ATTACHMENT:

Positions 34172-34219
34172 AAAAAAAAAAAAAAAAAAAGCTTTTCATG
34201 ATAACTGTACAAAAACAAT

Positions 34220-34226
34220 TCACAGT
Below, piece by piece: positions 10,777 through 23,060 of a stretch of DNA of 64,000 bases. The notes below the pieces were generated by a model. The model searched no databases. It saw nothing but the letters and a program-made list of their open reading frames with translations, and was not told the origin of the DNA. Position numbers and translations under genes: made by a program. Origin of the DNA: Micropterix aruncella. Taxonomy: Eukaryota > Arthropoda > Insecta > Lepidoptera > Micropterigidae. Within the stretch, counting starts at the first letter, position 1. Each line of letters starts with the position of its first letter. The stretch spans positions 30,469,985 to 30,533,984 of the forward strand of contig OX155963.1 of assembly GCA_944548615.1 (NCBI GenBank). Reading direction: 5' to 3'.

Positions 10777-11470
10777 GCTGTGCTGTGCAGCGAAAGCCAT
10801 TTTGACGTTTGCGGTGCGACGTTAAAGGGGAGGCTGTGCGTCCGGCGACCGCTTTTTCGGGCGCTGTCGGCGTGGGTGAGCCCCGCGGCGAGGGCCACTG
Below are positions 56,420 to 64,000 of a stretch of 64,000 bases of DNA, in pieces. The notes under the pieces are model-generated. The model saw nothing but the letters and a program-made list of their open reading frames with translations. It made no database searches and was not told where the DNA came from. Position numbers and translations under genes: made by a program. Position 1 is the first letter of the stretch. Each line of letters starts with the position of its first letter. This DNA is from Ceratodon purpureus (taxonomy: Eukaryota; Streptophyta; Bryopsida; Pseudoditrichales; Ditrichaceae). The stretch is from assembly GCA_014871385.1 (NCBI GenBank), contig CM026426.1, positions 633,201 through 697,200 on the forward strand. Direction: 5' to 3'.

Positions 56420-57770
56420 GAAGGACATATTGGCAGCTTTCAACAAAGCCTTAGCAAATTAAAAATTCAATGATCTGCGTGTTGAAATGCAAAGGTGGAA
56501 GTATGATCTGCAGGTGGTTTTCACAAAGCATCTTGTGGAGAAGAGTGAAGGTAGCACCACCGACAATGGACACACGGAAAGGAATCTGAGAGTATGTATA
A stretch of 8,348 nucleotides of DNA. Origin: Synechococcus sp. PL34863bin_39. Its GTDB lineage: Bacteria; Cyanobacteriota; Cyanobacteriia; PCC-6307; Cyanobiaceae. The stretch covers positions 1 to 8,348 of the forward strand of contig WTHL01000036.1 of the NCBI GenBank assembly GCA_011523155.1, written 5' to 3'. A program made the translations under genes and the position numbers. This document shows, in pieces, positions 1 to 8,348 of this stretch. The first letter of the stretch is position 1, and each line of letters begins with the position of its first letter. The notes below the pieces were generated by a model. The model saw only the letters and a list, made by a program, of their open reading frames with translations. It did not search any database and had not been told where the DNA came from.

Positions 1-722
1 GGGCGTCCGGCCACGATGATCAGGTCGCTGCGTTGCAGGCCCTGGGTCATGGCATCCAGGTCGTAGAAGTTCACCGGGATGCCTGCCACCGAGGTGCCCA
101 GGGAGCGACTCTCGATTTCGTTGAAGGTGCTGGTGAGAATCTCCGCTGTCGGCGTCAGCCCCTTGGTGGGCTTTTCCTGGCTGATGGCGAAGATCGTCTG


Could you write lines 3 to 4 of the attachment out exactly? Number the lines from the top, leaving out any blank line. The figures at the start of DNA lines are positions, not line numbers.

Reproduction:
34201 ATAACTGTACAAAAACAAT

Positions 34220-34226